The COLO-SPEED “experimental platform” will provide a resource for clinicians, researchers, industry and (we hope) patients, to propose research studies and for these to be conducted rapidly using the available data and samples or agreed patient access. We are working with OpenLab at Newcastle University to develop an IT platform to host the information from patients who agree to take part in COLO-SPEED.

Initial Priority Areas

Three prevention and early diagnosis-related studies have been selected to be included in COLO-SPEED at the outset. The first one aims to develop a “risk stratification tool” to help determine which patients with symptoms are at highest risk of having polyps or cancer; this tool will be able to be used in routine practice to work out which patients need to be referred to endoscopy for investigation. The second one aims to test, in a randomised controlled trial, the effect of two common drugs in preventing adenomas and cancers. The third one will determine the best way to manage people diagnosed with an early form of colorectal cancer, known as polyp-cancer.

Plans for PPIE in COLO-SPEED

We will set up an overarching PPIE Panel/User Group to advise the project. With OpenLab, we also want to develop wide reaching strategies for PPI engagement and consultation throughout the programme making use of digital and patient friendly technology. We would like patients and public to be equal partners in COLO-SPEED including being actively involved in: prioritising research studies that will get access to COLO-SPEED; working-up project proposals so that they take the patient and public perspective into account; and identifying key messages from project results and helping publicise these.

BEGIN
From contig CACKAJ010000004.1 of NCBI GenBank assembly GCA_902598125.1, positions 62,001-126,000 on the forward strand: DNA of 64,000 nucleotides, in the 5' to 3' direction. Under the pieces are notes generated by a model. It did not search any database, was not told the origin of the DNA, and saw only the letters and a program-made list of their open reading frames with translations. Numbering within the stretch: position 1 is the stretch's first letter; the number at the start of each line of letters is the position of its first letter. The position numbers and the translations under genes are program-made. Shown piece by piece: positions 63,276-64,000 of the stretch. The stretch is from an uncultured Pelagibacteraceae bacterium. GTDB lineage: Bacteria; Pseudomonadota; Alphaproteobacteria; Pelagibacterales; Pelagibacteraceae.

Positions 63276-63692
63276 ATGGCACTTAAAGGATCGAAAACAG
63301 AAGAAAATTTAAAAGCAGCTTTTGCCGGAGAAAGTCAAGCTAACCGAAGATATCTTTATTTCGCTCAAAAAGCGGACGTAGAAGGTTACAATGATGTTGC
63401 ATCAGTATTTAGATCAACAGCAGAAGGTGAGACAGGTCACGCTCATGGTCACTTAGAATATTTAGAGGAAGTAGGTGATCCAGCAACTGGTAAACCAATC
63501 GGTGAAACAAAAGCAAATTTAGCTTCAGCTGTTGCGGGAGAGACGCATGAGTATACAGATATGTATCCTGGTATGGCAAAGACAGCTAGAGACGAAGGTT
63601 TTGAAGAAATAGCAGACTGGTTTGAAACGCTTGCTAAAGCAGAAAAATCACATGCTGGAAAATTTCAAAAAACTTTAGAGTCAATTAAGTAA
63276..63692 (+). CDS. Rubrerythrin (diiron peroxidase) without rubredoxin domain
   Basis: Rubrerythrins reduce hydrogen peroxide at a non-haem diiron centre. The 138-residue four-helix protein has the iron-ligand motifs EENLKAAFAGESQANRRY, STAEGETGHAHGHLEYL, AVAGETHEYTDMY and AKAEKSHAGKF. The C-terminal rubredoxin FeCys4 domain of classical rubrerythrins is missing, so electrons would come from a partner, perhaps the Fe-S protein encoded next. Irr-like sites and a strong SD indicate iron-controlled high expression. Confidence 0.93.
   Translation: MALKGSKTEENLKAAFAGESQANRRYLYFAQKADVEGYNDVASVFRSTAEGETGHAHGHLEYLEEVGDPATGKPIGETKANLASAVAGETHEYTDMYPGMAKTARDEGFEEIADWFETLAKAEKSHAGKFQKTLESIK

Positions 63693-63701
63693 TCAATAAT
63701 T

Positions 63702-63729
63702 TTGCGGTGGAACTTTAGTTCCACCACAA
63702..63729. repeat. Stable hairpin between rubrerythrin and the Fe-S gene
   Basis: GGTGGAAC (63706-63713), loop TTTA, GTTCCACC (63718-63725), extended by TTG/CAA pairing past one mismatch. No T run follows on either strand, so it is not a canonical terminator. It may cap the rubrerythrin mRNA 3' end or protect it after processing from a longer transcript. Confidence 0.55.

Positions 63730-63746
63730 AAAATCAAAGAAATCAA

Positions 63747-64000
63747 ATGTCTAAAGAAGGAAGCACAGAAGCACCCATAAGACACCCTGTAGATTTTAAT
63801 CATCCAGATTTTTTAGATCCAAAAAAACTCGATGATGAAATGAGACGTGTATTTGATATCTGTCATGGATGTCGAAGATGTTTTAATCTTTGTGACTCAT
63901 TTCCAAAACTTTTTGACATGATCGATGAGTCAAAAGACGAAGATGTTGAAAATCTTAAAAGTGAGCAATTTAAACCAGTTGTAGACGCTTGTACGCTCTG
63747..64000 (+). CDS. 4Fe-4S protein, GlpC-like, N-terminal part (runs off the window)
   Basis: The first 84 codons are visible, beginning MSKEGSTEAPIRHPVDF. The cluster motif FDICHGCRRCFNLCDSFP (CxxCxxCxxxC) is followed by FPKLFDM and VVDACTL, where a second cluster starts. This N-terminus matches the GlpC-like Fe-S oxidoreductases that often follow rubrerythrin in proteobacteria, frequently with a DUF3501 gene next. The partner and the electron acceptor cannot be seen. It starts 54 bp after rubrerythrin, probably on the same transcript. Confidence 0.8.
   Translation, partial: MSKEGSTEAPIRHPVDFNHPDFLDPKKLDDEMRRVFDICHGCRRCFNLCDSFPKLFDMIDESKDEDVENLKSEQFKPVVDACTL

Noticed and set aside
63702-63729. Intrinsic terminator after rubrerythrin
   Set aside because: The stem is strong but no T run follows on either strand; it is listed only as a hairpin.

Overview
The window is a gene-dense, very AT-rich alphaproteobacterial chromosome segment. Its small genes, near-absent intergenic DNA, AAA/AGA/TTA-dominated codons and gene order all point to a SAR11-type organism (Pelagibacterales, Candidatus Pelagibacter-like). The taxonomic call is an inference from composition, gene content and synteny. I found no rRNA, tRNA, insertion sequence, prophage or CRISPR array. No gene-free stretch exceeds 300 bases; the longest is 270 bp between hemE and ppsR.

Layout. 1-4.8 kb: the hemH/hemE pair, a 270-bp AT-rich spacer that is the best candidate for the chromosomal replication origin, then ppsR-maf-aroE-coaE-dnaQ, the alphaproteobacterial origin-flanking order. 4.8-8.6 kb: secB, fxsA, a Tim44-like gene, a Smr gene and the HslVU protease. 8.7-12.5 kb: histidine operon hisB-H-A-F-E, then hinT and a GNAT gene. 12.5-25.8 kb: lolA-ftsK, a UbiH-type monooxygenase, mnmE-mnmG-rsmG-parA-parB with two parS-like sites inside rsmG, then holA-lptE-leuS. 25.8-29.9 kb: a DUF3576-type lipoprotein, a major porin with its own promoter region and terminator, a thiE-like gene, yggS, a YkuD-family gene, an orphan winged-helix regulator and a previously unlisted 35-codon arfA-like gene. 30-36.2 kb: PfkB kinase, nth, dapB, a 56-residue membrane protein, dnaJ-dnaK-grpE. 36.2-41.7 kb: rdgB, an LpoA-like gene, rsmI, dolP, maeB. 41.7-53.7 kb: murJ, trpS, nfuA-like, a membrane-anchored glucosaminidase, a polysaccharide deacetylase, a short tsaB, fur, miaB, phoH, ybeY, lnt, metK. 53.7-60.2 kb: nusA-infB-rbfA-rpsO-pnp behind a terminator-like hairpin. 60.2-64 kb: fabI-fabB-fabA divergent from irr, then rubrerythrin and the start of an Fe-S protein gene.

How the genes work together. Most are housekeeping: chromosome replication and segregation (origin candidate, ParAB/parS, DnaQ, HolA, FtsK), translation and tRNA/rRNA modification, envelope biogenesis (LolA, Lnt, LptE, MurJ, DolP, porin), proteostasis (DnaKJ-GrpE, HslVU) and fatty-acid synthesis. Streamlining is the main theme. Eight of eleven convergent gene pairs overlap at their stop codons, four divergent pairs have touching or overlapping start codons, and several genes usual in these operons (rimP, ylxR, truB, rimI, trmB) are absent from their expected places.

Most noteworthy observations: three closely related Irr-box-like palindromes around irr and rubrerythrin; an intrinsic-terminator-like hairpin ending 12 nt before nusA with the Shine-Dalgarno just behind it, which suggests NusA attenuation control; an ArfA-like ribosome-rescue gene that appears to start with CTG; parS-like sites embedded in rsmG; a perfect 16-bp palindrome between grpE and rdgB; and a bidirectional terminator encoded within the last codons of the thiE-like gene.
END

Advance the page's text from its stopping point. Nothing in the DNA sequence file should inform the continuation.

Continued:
You are warmly invited to attend this meeting and if you would like to attend please email to confirm your attendance by 16th April. Please inform Paula of any dietary requirements.

Travel expenses will be reimbursed at standard class rates, please book advance tickets as soon as you are able to. Expense claim forms will be distributed in due course.


See Below for the Schedule

11.00 – 11.05 Welcome and IntroductionsColin Rees and Bob Arnott
11.05 – 11.20Overview of COLO-SPEEDColin Rees
11.20 – 11.40Innovative digital strategies to capture data and engage with patients & publicPatrick Olivier (Open Lab)
11.40 – 12.00What are the key PPIE questions for COLO-SPEEDLinda Sharp / Mark Hull
12.00 – 12.40 Breakout session 1: How can we best get patient and public involvement in the COLO-SPEED programme? ALL
12.40 – 12.50 Feedback from breakout session 1ALL
12.50 – 1.00National Institute for Health Research perspective Jonathan Sheffield
1.00 – 1.45 Lunch
1.00 – 1.45 What do PPIE representatives at Cancer Research UK look for in a grant application?John Reeve
2.00 – 2.45 Breakout session 2: How can we strengthen the COLO-SPEED application from PPIE perspective? ALL
2.45 – 3.00Feedback from breakout session 2ALL
3.00 – 3.15 NIHR digital strategy and “App”Michael Mullone, National Institute for Health Research
3.15 – 3.30 Summing-up & Next stepsFarhat Din / Bob Arnott